Gay and Lesbian Equality Network

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Not to be confused with Scotland's Equality Network.

The Gay and Lesbian Equality Network (GLEN) is an Irish gay rights group, based in Dublin, Ireland. The organisation was founded in 1988[1] by Kieran Rose and Christopher Robson.[2][3] GLEN focuses on achieving change in legislation and social policy that will achieve full equality and inclusion for lesbian, gay and bisexual and transgender (LGBT) people in Ireland, and protection from all forms of discrimination. The board of directors comprises: Kieran Rose (chair);[3] Maura Molloy; Arthur Leahy; Muriel Walls; Ciarán O'Cuinn; Nathalie Weadick; and Dr. Fergus Ryan.

Official opening[edit]

On 3 April 2006, then Taoiseach Bertie Ahern performed the official opening of GLEN's new offices in Fumbally Court in Dublin 8. This was a moment of some historical significance as he was the first head of an Irish Government to visit an LGBT organisation. The Taoiseach also launched GLEN's five-year strategic plan entitled "Building Sustainable Change" which set out the priorities of the organisation going forward, the main one being the enactment of legislation providing for the legal recognition of same-sex relationships. In a speech to assembled guests, Mr Ahern declared that "Sexual orientation cannot, and must not, be the basis of a second-class citizenship. Our laws have changed, and will continue to change, to reflect this principle."[4]


GLEN currently has 10 staff members:

  • Brian Sheehan – Managing Director
  • Marie Hamilton – Administration Manager
  • Sandra Gowran – Director of Education Policy
  • Odhrán Allen – Director of Mental Health Policy
  • Davin Roche – Director of Workplace Diversity
  • Tiernan Brady – Director of Gay HIV Strategies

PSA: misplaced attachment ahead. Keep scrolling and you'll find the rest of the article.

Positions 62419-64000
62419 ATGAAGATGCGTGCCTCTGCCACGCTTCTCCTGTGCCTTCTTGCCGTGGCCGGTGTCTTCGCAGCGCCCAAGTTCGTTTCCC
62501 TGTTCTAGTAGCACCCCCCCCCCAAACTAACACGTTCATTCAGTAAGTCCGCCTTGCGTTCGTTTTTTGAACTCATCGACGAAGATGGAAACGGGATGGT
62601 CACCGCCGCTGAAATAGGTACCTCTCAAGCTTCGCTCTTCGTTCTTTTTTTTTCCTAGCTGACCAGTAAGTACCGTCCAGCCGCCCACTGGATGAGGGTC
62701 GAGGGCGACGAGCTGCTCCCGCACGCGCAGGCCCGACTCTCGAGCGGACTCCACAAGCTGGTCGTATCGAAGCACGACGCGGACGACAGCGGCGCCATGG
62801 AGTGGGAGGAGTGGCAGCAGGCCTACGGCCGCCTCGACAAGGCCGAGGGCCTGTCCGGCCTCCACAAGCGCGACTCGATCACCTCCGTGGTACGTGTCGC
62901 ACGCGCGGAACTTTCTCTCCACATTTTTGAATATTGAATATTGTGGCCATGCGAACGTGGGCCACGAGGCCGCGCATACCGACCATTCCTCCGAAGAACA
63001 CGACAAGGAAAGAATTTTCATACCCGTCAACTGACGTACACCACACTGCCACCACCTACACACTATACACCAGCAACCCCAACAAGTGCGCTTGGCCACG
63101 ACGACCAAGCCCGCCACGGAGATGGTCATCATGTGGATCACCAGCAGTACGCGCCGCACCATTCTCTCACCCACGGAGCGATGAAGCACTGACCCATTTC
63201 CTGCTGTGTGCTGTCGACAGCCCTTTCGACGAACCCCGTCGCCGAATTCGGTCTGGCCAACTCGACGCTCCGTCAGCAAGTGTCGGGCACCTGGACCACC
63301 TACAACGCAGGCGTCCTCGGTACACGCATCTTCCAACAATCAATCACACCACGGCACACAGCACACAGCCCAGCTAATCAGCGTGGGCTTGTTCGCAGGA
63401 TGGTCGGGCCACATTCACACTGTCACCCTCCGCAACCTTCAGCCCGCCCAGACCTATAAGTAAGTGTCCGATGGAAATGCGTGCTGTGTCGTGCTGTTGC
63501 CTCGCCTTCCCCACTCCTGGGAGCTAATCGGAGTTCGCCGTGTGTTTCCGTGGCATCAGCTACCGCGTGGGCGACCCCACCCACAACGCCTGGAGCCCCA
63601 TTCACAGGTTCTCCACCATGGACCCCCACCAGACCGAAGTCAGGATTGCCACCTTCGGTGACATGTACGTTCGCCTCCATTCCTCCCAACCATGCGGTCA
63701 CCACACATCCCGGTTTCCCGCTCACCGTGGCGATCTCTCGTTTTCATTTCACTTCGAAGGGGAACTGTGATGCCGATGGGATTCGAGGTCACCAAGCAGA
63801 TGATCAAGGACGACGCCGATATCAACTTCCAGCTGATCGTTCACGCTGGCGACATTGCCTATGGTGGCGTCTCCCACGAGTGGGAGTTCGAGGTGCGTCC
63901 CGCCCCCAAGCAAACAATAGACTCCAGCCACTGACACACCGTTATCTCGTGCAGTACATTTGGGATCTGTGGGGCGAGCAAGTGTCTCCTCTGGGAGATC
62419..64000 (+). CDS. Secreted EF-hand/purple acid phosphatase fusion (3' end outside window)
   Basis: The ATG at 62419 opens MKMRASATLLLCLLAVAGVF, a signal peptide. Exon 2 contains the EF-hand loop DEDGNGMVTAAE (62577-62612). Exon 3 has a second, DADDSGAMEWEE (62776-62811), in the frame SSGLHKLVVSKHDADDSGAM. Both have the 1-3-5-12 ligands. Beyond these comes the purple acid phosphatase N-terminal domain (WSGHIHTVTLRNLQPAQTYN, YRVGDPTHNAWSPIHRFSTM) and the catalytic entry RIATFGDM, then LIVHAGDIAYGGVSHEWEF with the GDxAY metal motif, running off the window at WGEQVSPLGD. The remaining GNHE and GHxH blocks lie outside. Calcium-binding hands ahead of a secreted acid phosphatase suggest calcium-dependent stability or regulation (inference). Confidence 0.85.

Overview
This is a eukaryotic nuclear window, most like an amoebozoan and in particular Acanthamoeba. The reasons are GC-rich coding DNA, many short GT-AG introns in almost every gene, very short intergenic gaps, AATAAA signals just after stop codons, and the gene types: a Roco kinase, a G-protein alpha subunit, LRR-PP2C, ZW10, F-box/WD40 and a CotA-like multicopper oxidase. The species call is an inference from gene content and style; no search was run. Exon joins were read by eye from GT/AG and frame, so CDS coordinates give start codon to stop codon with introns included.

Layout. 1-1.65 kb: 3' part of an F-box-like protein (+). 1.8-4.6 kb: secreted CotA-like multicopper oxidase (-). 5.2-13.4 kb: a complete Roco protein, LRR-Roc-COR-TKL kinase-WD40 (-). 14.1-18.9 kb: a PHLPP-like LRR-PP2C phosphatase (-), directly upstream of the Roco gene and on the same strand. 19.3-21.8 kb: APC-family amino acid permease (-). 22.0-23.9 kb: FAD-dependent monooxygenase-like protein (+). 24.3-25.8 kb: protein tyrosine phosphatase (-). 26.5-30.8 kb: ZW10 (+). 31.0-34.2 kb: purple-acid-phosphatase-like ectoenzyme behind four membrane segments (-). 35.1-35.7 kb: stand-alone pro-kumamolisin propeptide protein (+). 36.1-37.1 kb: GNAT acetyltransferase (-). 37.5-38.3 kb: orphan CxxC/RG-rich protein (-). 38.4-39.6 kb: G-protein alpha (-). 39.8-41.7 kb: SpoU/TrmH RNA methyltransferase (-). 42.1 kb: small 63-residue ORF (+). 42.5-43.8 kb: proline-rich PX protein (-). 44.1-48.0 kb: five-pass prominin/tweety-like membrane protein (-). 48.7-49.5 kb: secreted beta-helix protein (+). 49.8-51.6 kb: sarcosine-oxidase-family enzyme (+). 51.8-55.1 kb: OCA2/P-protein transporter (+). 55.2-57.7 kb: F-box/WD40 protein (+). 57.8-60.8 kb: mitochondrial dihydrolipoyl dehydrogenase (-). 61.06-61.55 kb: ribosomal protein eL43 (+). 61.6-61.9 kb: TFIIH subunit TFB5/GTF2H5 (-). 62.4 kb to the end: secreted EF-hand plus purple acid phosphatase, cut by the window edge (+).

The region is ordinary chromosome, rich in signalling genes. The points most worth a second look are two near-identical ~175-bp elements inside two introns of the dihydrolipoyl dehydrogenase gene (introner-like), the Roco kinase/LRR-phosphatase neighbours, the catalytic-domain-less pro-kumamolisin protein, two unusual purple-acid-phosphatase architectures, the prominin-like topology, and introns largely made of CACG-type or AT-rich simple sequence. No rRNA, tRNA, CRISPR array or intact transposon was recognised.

• Eimear O'Reilly - Workplace Diversity Programme Officer
  • Craig Dwyer - Policy Officer
  • Alan Hatton - Workplace Diversity Communications and Events Officer
  • Patrick Sweeney - Policy and Project Officer

Legal recognition of same-sex relationships[edit]

GLEN Director of Policy Change, Eoin Collins, was appointed to a Working Group on Domestic Partnership established by the Government in early 2006.[4] The purpose of the group was to present options regarding the legal recognition of same-sex unions for the Minister for Justice to consider. It was chaired by lawyer and former Progressive Democrats Teachta Dála Anne Colley. The Colley Report was published in November 2006 and outlined just two options to be considered – the opening up of marriage to lesbian and gay couples, which was stated as the full equality option, or full civil partnership which would provide all the rights and responsibilities of marriage.[5]

In the May 2007 Irish General Election, all of the main political parties committed themselves to legislating in this area if they formed part of the new government.[citation needed] Following negotiations between Fianna Fáil and The Green Party, the two parties produced a Programme for Government in June 2007. The document contained the following commitment on the legal recognition of same-sex unions: "This Government is committed to full equality for all in our society. Taking account of the options paper prepared by the Colley Group and the pending Supreme Court case, we will legislate for Civil Partnerships at the earliest possible date in the lifetime of the Government." GLEN strongly welcomed the commitment to introduce change based on the findings of the Colley Report and looks forward to working with the government to bring about equality for the LGB population in Ireland.

The Heads of Bill for civil partnership were published by the Irish government on 24 June 2008 and GLEN strongly welcomed this. Speaking in response to the proposed legislation, GLEN chairman Kieran Rose said, "Comprehensive civil partnership, as proposed in the Heads of Bill, is a major milestone towards equality. The goal of GLEN is access to full equality through civil marriage and this Bill is a fundamental step forward towards this goal. The provisions outlined today will resolve many immediate and pressing issues faced by lesbian and gay couples and will also provide a platform for further progress.“ [6] On 26 June 2009, the Civil Partnership Bill was published by Minister for Justice Dermot Ahern. GLEN again strongly supported this development but also expressed concern about the absence of any provision in the Bill to provide legal support and recognition of the many children being parented by same-sex couples.[6] At this time GLEN published three documents to inform both policy makers and the LGBT community about the Civil Partnership Bill. These were:

  • A Chronology of Key Events: GLEN's Campaign for Legal Recognition of Same-Sex Relationships and Families[7]
  • Civil Partnership – Your Questions Answered: A Comprehensive Analysis of the Civil Partnership Bill[8]
  • Civil Partnership: An Overview[9]